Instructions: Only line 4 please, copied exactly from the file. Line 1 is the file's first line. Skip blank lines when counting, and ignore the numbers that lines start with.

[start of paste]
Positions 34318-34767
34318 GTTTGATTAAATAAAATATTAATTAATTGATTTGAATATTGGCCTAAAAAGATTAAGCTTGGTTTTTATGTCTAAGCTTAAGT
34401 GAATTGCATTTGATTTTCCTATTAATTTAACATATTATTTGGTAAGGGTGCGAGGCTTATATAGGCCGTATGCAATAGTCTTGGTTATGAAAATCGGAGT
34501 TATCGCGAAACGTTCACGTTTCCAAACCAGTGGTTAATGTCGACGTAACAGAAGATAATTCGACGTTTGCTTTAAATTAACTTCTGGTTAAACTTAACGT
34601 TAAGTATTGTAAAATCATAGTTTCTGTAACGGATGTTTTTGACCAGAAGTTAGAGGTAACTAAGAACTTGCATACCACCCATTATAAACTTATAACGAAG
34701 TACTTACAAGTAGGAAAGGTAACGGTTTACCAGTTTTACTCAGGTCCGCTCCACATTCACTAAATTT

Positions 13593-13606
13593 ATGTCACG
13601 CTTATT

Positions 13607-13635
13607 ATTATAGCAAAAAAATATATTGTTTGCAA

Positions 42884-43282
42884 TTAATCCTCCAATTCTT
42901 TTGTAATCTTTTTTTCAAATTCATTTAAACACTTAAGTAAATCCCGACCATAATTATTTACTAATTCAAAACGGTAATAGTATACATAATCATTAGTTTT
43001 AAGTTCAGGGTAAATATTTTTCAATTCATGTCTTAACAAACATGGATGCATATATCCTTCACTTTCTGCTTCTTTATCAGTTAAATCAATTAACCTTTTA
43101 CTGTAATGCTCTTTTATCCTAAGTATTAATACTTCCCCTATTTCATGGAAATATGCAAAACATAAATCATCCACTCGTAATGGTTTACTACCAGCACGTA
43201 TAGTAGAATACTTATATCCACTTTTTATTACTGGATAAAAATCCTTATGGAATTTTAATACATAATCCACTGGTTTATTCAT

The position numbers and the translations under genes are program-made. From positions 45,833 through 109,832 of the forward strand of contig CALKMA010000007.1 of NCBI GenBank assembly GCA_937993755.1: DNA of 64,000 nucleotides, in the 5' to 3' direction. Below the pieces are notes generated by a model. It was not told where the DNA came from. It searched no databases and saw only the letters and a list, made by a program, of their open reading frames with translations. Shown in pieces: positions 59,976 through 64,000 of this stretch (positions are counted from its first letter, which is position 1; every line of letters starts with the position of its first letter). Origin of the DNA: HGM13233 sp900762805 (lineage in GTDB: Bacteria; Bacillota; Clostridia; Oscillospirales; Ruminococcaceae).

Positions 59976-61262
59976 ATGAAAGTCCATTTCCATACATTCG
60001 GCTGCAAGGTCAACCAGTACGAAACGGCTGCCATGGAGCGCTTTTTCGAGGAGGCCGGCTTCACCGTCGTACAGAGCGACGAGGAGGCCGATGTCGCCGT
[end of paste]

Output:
34501 TATCGCGAAACGTTCACGTTTCCAAACCAGTGGTTAATGTCGACGTAACAGAAGATAATTCGACGTTTGCTTTAAATTAACTTCTGGTTAAACTTAACGT